One of Britain’s most experienced conductors on the international platform, Howard Williams has covered a formidable range of work both in the opera house and concert hall. His exceptionally large symphonic repertoire is matched in the theatre by nearly a hundred opera and ballet titles and a love of orchestral and choral collaboration.
In the UK, he has conducted the London Philharmonic, Royal Philharmonic and BBC Symphony, as well as the Royal Liverpool Philharmonic, Royal Scottish National, Bournemouth Symphony and Sinfonietta, English Chamber Orchestra, City of London Sinfonia, London Sinfonietta, City of Birmingham Symphony Orchestra, BBC Philharmonic, BBC Scottish Symphony Orchestra, BBC National Orchestra of Wales, BBC Concert Orchestra and the Ulster Orchestra. He has conducted at the BBC Proms and at the Edinburgh, Leeds, Bath and Brighton Festivals, as at festivals in Budapest, Hong Kong, and throughout France and Spain.
In Europe Williams has appeared in the concert seasons of - amongst other orchestras - the Austrian Radio Symphony, Bavarian Radio Symphony, Swedish Radio Orchestra, Belgian Radio Orchestra, Netherlands Radio Philharmonic, Symphony and Chamber Orchestras, Slovak Philharmonic, Hungarian National Philharmonic (formerly State Symphony), Hungarian Radio Symphony, Budapest Philharmonic, Orchestre Nationale de Lyon, Orchestre de Strasbourg, Orchestre Symphonique de Montpellier, Orchestre de Picardie, RTE Symphony Orchestra, Dublin and the Portuguese National Symphony Orchestra.
After studying the piano with Ronald Smith and the violin with Clarence Myerscough, Howard Williams read music at Oxford and Liverpool Universities and entered the Advanced Conducting class at the Guildhall School of Music and Drama, London. Joining English National Opera as repétiteur and then Chorus Master he went on within a short while to conduct eleven operas for ENO, including four new productions and the world première of Iain Hamilton’s Anna Karenina. At the same time he conducted David Freeman’s Opera Factory in its opening London seasons, firstly with the sensational new production of Birtwistle’s Punch and Judy and then to première the reduced orchestration of Tippett’s The knot garden, both televised by Channel 4. His subsequent premières have included his own completion of Bizet’s largest opera, Ivan IV, (now recorded on the NAïVE label), Brian Howard’s Inner voices, David Ward’s The snow queen, Bernard Stevens’ The shadow of the glen (available on ALBANY) and the première recording of Frank Bridge’s The christmas rose for PEARL.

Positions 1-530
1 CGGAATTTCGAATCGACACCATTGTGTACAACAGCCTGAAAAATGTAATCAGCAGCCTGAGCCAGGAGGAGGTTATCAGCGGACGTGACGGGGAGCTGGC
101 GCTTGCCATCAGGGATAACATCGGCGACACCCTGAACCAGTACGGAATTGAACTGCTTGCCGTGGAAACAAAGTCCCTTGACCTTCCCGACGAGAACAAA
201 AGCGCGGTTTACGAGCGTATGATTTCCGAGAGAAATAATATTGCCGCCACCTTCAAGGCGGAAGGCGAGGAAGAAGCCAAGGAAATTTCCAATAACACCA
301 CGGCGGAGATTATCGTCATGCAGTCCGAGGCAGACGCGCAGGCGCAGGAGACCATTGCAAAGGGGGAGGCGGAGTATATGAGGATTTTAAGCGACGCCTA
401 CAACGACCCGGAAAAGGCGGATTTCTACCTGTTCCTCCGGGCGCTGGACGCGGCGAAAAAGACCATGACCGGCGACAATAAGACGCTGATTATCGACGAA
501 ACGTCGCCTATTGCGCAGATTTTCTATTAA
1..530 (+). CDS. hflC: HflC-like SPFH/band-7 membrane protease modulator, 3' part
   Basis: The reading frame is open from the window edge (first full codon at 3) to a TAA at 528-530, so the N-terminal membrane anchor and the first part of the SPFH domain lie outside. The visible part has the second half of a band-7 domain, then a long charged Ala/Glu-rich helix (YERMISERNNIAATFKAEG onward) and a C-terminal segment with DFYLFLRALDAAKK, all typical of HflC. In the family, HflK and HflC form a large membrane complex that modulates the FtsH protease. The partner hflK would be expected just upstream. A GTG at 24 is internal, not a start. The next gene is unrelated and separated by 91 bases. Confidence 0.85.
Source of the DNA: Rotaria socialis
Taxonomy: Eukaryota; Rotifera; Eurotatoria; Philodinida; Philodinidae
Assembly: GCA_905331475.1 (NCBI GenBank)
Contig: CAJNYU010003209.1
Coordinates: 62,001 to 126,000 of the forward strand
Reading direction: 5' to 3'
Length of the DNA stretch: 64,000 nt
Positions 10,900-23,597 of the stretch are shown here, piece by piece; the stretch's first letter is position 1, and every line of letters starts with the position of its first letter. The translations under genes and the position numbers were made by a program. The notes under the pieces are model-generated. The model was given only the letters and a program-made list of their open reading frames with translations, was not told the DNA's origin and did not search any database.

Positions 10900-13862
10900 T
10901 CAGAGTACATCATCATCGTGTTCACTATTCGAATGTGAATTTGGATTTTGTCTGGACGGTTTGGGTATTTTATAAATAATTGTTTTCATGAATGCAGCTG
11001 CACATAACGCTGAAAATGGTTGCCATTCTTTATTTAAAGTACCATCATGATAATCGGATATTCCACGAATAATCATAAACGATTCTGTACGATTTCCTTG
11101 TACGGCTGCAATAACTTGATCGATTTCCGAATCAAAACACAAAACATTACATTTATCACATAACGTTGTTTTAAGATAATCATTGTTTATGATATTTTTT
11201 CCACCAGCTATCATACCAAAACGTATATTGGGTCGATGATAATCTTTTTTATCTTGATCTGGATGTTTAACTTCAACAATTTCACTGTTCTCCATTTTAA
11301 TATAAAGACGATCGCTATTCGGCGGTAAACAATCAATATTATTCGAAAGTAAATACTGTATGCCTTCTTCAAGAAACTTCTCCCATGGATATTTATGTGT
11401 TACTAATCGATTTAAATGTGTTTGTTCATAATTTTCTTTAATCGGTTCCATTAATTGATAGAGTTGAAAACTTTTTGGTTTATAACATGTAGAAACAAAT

With the Baroque Orchestra of English Bach Festival he has conducted productions at Covent Garden of Monteverdi’s L’Orfeo, Purcell’s Fairy Queen and Dido and Aeneas and Handel’s Oreste. With them he also took to Madrid a production with historical instruments of Rossini’s Le siège de Corinthe. Williams’ work in the theatre has also included guest appearances with the Royal Ballet at Covent Garden, as well as with the Dutch National Ballet, Netherlands Dance Theatre and Hamburg Ballet.
Following his appointment in 1989 as Artistic Director and Principal Conductor of the Pécs Symphony Orchestra, Hungary, Howard Williams devoted a significant amount of his time to working with the leading orchestras in that country, including frequent appearances with the National Philharmonic, Hungarian Symphony Orchestra and Hungarian Radio Orchestra. His work with the Pécs Symphony quickly placed it in the forefront of Hungarian orchestras, and with it he created a broad and adventurous repertoire, ranging from Stravinsky and Mahler cycles to many world premières. Williams has been awarded an Artisjus award for his services to new Hungarian music, and the Bartók Medal for services to Hungarian music abroad.
On leaving Pécs in 2000, Williams was created Permanent Guest Conductor by the orchestra - now renamed the Pannon Philharmonic after the Hungarian region of Pannonia. In the same year he was appointed to the new post of Head of Conducting at the Royal Welsh College of Music and Drama in Cardiff, as well as becoming Artistic Director of the Oxford Orchestra da Camera. Since 2013 he has been Musical Director of the Sinfonia of Cambridge.
In the concert hall Williams has conducted world premières of works by Tippett, Holloway, Schurmann, Cowie, Smalley, Ligeti and Balassa among many others. Thus contemporary works are a normal and essential part of his programming, although his other passions such as for the symphonies of Haydn are always in evidence, as well as a large amount of the oratorio repertoire.
His six years’ in Cardiff enabled Howard to explore and develop his attitude to the teaching of conductors, while at the same time training student orchestras. He frequently works with student orchestras and conductors at conservatoire and university level in the UK, Europe and the USA, and is currently Professor of Conducting at the Royal College of Music in London.
Through his close involvement with singers and singing, he has developed a strong and continuing association with choirs both with and away from the orchestra. The list of those would be too long to summarize, but includes the choirs of Austrian Radio and of Bavarian Radio, the Hungarian State Choir, French Army Male Voice Choir, Leeds Festival Chorus and BBC Singers. Resulting from the question posed by a group of singers “haven’t you a choir of your own?”, in 2001 the London-based Choir of the 21st Century (CC21) was formed with Howard as Principal Conductor.